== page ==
The next section brings information about input and output files, including their original paths and which runs read and/or wrote them. These are the files that reprozip identified as the main input or result of the experiment, which reprounzip will later be able to replace and extract from the experiment when reproducing it. You may add, remove, or edit these files in case reprozip fails in recognizing any important information, as well as give meaningful names to them by editing
# Inputs are files that are only read by a run; reprounzip can replace these # files on demand to run the experiment with custom data. # Outputs are files that are generated by a run; reprounzip can extract these # files from the experiment on demand, for the user to examine. # The name field is the identifier the user will use to access these files. inputs_outputs: - name: <file-identifier> path: <path-to-file> read_by_runs: <run-ids> written_by_runs: <run-ids> - name: ... ...
Note that you can prevent reprozip from identifying which files are input or output by using the
--dont-find-inputs-outputs flag in the
reprozip trace command.
To visualize the dataflow of the experiment, pleaser refer to Visualizing the Provenance Graph.
The next section in the configuration file lists all the files to be packed. If the software dependencies were identified by the package manager of the system during the
reprozip trace command, they will be organized in software packages and listed under
packages; otherwise, file dependencies will be listed under
packages: - name: <package-name> version: <package-version> size: <package-size> packfiles: <include-package> files: # Total files used: <used-files-size> # Installed package size: <package-size> <files-list> - name: ... ... other_files: <files-list>
packfiles can be used to control whether a software package will be packed: its default value is true, but users may change it to false to inform reprozip that the corresponding software package should not be included. To remove a file that was not identified as part of a package, users can simply remove it from the list under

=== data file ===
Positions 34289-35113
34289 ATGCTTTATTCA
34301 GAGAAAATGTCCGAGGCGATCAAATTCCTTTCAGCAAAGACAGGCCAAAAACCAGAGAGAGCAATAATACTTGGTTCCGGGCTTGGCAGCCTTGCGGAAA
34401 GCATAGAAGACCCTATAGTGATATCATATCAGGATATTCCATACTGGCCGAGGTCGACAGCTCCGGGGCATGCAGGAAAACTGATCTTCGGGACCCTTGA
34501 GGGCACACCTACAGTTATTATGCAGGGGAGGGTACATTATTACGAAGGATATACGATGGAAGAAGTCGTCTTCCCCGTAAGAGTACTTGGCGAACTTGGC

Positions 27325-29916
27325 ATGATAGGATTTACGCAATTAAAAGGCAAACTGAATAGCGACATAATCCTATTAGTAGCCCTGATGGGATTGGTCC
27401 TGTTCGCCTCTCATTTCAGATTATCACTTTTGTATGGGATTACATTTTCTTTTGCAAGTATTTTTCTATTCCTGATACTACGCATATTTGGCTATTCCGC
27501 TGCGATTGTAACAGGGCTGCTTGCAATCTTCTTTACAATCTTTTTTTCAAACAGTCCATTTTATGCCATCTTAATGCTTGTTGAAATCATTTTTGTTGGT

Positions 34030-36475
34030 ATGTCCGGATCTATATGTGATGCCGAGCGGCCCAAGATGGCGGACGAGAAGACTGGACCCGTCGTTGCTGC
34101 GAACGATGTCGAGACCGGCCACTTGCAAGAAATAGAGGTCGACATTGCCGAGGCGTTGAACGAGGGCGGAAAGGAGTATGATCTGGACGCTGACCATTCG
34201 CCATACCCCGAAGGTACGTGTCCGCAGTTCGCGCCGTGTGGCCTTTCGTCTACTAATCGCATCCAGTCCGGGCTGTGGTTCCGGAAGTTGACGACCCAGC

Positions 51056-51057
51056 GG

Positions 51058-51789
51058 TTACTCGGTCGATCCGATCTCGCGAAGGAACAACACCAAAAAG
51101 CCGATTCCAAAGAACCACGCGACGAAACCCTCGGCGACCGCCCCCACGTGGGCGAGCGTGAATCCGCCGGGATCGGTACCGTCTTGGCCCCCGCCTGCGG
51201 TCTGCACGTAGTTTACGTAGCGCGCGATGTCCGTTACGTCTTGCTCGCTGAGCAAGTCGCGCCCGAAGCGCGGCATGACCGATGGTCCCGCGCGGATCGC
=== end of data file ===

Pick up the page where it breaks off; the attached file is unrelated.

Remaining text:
Note that if a software package is requested not to be included, the reprounzip component will try to install it from a package manager when unpacking the experiment. If the software version from the package manager is different from (and incompatible with) the one used by the experiment, the experiment may not be reproduced correctly.
Last, users may add file patterns under
additional_patterns to include other files that they think it will be useful for a future reproduction. As an example, the following would add everything under
/etc/apache2/ and all the Python files of all users from LXC containers (contrived example):
additional_patterns: - /etc/apache2/** - /var/lib/lxc/*/rootfs/home/**/*.py
Note that users can always reset the configuration file to its initial state by running the following command:
$ reprozip reset
When editing a configuration file, make sure your changes are as restrictive as possible, modifying only the necessary information. Removing important information and changing the structure of the file may cause issues while creating the bundle or unpacking the experiment.
Creating a Bundle¶
After tracing all the runs from the experiment and optionally editing the configuration file, the experiment bundle can be created by using the following command:
$ reprozip pack <bundle>
where <bundle> is the name given to the package. This command generates a
.rpz file in the current directory, which can then be sent to others so that the experiment can be reproduced. For more information regarding the unpacking step, please see Using reprounzip.
Note that, by using
reprozip pack, files will be copied from your environment to the package; as such, you should not change any file that the experiment used before packing it, otherwise the package will contain different files from the ones the experiment used when it was originally traced.
Before sending your bundle to others, it is advisable to test it and ensure that the reproduction of the experiment works.
Packing Multiple Command Lines¶